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He never fail'd me; what have I deserv'd
K. Hen. Let it be so. Urswick, command straight Stanley to his chamber. 'Tis well we are i’ th' Tower: set a guard on him. Clifford, to bed; you must lodge here to-night ; We'll talk with you to-morrow. My sad soul Divines strange troubles.
Daw. [within.) Ho! the king, the king ! I must have entrance.
K. Hen. Dawbeney's voice; admit him.
K. Hen. Rascals !-talk no more ;
ACT II. SCENE L
Edinburgh.-The Presence-Chamber in the Palace.' Enter above, the Countess of CRAWFORD, Lady KATHE
RINE, JANE, and other Ladies. Countess. Come, ladies, here's a solemn prepara
tion For entertainment of this English prince; The king intends grace more than ordinary ; ’T were pity now, if he should prove a counterfeit. Kath. Bless the young man, our nation would be
laugh'd at For honest souls through Christendom! my father Hath a weak stomach to the business, madam, But that the king must not be cross'd.
Countess. He brings A goodly troop, they say, of gallants with him : But very modest people, for they strive not To fame their names too much; their godfathers May be beholding to them, but their fathers Scarce owe them thanks: they are disguised princes," Brought up, it seems, to honest trades; no matter, They will break forth in season.
Jane. Or break out: For most of them are broken by report. [Music. The king!
Kath. Let us observe them and be silent. A Flourish.—Enter King James, HUNTLEY, CRAWFORD,
DALYELL, and other Noblemen. K. Ja. The right of kings, my lords, extends not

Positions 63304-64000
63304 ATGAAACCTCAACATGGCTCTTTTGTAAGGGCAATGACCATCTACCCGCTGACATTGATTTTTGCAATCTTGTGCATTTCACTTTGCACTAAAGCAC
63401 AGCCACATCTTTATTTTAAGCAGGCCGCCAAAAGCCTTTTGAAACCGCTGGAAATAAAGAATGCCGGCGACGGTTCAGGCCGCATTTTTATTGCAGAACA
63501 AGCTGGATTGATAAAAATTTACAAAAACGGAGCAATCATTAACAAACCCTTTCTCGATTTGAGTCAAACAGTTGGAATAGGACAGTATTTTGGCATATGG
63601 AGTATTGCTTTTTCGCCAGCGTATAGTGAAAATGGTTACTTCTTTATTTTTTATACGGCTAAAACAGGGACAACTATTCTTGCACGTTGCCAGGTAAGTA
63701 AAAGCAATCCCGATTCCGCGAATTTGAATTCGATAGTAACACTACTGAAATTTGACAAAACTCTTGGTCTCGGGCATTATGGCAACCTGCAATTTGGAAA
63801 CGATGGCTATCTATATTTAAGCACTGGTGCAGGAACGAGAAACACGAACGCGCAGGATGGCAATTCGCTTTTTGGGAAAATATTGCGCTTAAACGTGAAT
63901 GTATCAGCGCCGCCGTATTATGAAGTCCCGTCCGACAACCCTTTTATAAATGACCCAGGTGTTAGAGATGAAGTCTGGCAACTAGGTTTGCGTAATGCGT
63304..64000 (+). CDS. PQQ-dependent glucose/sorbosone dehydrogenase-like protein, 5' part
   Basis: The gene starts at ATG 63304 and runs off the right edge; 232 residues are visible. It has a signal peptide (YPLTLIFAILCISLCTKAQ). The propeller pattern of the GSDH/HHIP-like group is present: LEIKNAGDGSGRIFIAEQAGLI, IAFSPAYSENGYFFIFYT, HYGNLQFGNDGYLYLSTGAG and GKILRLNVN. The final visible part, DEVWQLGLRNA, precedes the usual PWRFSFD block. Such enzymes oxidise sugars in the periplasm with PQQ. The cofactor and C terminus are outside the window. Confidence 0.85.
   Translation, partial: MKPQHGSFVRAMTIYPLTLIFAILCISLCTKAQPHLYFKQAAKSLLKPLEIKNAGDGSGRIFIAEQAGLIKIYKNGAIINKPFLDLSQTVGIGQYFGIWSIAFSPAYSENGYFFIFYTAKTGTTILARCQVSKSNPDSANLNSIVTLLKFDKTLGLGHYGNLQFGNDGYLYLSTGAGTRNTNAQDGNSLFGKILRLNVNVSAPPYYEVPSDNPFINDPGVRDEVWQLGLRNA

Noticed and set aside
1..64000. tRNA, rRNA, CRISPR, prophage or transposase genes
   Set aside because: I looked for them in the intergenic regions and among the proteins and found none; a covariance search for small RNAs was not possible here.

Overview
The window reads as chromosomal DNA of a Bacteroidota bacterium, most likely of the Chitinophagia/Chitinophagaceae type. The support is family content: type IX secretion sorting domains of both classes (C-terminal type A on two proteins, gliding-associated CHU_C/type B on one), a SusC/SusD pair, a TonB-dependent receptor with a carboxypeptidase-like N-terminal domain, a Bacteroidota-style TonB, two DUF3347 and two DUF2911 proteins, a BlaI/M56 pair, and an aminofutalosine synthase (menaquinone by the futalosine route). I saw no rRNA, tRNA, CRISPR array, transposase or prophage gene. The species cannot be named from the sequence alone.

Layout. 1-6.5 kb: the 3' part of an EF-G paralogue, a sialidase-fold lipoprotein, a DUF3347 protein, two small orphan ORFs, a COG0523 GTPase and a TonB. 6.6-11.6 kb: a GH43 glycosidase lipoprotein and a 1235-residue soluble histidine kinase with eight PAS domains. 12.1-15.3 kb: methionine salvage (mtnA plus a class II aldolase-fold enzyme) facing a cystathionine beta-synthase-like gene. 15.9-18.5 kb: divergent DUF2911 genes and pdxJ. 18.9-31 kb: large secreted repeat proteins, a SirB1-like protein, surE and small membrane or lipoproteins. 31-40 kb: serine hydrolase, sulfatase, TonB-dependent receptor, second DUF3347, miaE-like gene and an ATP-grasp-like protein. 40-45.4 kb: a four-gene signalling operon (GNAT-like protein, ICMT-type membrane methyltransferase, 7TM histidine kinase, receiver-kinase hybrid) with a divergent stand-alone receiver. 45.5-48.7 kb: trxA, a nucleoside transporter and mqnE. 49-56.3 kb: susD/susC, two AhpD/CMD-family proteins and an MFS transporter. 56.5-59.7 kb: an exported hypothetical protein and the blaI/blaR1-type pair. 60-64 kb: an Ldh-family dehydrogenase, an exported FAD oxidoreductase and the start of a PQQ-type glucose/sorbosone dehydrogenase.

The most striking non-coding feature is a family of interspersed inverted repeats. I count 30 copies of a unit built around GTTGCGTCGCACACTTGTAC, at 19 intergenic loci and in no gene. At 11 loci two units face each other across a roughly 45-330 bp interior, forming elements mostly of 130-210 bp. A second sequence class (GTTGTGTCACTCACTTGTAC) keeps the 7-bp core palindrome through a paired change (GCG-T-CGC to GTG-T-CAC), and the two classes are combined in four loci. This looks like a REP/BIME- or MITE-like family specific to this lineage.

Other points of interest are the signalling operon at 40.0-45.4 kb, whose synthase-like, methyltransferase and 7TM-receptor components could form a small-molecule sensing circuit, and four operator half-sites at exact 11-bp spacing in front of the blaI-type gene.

-they are disguised princes, &c.] The Countess is pleased to be facetious. It appears, however, from better authorities than those before us, that Perkin was very respectably, not to say honourably, attended on this occasion.-GIFFORD.
To the safe conservation of their own,
Re-enter DALYELL, with PERKIN WARBECK, followed at a distance by FR1ON, HERON, SKEToN, AstLEY, and John A-WATER. CRAwford advances, and salutes PERKIN at the door, and afterward HUNTLEy, who presents him to the King ; they embrace; the Noblemen slightly salute his followers.
War. Most high, most mighty king !' that now there stands
lwar. Most high, most mighty king, &c.] This speech is skilfully abridged from the historian. When it could be done with proper effect, the words are taken with no greater change than was necessary for the metrical arrangement; in other places the poet is content with clothing the sentiments in his own language; but always with the original in view.—Gifford. .
Before your eyes, in presence of your peers,
it! Return'd the tyrant, my unnatural uncle, A truth of my despatch; I was convey'd With secrecy and speed to Tournay; fosterd By obscure means, taught to unlearn myself: But as I grew in years, I grew in sense Of fear and of disdain; fear of the tyrant Whose power sway'd the throne then: when disdain Of living so unknown, in such a servile And abject lowness, prompted me to thoughts of recollecting who I was, I shook off My bondage, and made haste to let my aunt of Burgundy acknowledge me her kinsman;
Heir to the crown of England, snatch'd by Henry From Richard's head; a thing scarce known i'th'
world. K. Ja. My lord, it stands not with your counsel
To fly upon invectives; if you can
War. You are a wise and just king, by the powers
utter The language of a king, and such is thine. Take this for answer; be whate'er thou art, Thou never shalt repent that thou hast put Thy cause and person into my protection. Cousin of York, thus once more we embrace thee; Welcome to James of Scotland! for thy safety, Know, such as love thee not shall never wrong thee. Come, we will taste a while our court-delights, Dream hence afflictions past, and then proceed To high attempts of honour. On, lead on!